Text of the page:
Below I have listed links to all the information I could cull about this media. It's very simple...cut the pipe, drill the holes, roll up the media and insert it, and you're done. I run my water through a faucet-mounted PUR filter (which is basically a carbon filter with some mechanical filtration too) before I put it into this filter. I discovered some problems while doing this...my filter was a bit awkward with the sinks I have access to. Since you'd probably buy a large amount of cheap PVC pipe anyway, I might suggest you construct a "prototype" out of the pipe first and see if you can perfect your design so it's easy to fit into a sink while still allowing the vinyl tubing room to drain properly into a bucket. It also took a few uses before the rolled-up media fully expanded to fill all the gaps in the tube.

With this simple do-it-yourself PVC tap water filter you can achieve about the same results as with a more costly commerical TWP (Tap Water Purifier).

Here's How:
Cut a desired length of 2 & 1/2 inch PVC pipe.
Drill a hole in the center of the end cap, of a suitable size to match the vinyl hose diameter for insertion or attachment.
Attach the end cap to one end of the PVC pipe.
Attach a desired length of the vinyl hose to the drilled hole in the end cap.
Roll up a piece of Poly-Bio-Marine Inc.'s Poly Filter material and place it inside the PVC pipe and add the carbon.
Simply pour or run tap water down through the open end of the PVC filter and direct the treated water that comes out of the vinyl hose to your tank or storage container.
100% silicone sealant can be used to seal the vinyl hose and end cap connection.

Here's the main reason I ascribe some faith in this filter...a review of a commercial water filter that is made using this media. It appears it's often used in hospitals. It seems impossible to find now, but it's easy enough to copy using the above instructions! Note...this media comes in two forms, the sheet form that's discussed in the above directions, and a disc form which the commercial filter is designed for. Some suggestions are that the discs are stronger than the sheets...so if you want to try those, I don't think it can hurt.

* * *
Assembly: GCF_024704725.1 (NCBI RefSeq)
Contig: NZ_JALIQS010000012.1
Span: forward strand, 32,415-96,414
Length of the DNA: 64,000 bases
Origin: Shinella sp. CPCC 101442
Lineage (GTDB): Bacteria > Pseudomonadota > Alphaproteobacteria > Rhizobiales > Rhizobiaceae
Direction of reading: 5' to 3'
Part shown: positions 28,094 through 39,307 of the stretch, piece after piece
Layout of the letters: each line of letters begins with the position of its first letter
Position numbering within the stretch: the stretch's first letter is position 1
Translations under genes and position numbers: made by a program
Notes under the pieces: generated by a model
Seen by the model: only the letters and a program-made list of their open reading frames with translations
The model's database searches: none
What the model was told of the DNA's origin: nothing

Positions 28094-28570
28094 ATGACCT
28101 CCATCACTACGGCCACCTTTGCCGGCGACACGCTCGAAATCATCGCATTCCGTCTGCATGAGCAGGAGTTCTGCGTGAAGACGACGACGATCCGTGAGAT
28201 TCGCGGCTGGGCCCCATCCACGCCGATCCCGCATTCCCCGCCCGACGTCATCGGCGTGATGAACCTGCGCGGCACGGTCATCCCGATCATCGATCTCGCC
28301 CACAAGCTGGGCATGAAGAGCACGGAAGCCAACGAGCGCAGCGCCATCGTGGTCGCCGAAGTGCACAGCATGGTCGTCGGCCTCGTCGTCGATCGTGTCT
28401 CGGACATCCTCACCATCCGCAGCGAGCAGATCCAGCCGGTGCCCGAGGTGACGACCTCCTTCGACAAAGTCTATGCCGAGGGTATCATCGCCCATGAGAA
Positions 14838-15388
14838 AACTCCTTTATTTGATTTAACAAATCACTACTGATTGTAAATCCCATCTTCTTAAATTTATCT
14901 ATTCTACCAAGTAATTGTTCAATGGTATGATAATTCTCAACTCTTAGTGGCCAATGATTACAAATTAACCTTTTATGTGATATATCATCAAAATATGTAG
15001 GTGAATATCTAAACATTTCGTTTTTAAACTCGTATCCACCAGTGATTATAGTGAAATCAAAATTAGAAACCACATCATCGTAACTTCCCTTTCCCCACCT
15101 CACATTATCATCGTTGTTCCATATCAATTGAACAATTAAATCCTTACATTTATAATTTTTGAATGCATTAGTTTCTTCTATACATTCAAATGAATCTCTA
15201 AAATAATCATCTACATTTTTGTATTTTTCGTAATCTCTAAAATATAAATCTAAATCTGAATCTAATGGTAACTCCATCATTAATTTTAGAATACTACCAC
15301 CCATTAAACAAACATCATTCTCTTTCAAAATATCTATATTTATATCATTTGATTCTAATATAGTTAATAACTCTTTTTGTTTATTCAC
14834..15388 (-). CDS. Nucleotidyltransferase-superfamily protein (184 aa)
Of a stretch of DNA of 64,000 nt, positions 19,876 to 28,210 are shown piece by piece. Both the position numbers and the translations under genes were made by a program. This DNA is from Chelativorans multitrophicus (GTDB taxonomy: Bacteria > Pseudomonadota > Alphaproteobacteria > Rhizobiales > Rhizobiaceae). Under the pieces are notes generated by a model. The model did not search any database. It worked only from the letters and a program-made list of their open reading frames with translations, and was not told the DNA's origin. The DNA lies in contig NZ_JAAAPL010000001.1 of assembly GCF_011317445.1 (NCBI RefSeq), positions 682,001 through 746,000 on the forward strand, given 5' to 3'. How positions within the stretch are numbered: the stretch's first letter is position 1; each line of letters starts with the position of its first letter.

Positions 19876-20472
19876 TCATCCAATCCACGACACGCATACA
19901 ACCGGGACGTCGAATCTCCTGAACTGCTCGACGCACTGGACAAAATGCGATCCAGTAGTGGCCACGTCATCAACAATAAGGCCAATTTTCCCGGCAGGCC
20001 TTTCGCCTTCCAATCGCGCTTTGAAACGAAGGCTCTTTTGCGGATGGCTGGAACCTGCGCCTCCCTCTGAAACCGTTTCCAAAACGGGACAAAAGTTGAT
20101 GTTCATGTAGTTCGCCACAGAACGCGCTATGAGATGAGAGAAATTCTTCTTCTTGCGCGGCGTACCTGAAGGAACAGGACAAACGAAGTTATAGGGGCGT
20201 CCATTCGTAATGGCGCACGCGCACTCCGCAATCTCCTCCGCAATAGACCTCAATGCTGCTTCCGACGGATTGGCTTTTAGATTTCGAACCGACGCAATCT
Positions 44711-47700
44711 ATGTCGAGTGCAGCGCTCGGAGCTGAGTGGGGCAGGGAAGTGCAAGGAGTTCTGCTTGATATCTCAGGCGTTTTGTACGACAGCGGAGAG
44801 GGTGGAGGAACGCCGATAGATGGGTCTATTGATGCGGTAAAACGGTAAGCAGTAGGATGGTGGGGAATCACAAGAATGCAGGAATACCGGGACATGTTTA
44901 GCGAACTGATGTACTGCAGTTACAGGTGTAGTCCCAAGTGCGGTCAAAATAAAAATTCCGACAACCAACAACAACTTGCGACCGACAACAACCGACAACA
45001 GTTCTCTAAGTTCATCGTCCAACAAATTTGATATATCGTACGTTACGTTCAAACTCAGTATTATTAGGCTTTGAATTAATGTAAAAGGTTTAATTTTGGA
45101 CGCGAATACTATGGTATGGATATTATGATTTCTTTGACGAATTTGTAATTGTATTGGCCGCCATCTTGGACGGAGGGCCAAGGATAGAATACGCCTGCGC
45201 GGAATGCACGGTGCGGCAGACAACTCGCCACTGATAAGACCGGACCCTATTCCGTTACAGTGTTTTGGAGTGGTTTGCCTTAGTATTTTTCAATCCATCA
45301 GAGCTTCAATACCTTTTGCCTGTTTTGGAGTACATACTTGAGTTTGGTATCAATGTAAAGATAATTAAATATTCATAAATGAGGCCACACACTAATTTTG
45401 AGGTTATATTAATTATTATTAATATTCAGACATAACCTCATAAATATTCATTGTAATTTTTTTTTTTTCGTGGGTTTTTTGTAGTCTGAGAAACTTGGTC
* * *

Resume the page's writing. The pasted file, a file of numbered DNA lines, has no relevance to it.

The 6 Best Phosphate Removing Products For Fish Tanks, According to a Veterinarian

A review of the media itself:

How to Use Canister Filters in Saltwater Aquariums

Another reference to the use of it as a filter (he's talking about it as part of a really complicated system, but it's good on its own as well.)


If you have bad water in your area, I'd be really nervous about using this, since I can't be sure exactly what it can and can't remove. Otherwise...it might be risky, but it's worked for me and others, and the price is undeniably nice.

I guess the first thing to do is ask the Aquarium if I could get some of their water. Afterall, they do love me and I do work for free! If that doesn't work then I'll either make the trip to my not-so-local fishstore or check into the purified water. Another question, has any body ever used sea water? I live 5 minutes from the ocean. Or would their just be too many unknowns when dealing with ocean water? Thanks, John
Hi rusty

got any pics of your filter??? Maybe worth making it into an article on the site if you are interested?

Sure, I wouldn't mind doing that. I'd research a bit more too to see what other detailed info I could find on it. For instance, I know for sure that I found a site saying you could "recharge" the filter (get it to release most of the pollutants it's absorbed) by soaking/thoroughly rinsing it in the opposite type of water that you typically filter through it...so, if it's a freshwater filter, as mine is, you'd run saltwater through it. Anyway...yeah, that might work out nicely.

john, sorry i missed it earlier but sea water can work but only if you can collect it from an area with no pollution, sometimes excessive spikes will be obatined on ammonia test kits due to planktonic die off etc.

synthetic sea salt is always the safer option :smile:

wow, i guess i got lucky, the aquarium stores around here charge 50 cent per gallon of saltwater with correct salinity, ph and evrything, and the grocery sells RO for about $1.50 for 5 gallons.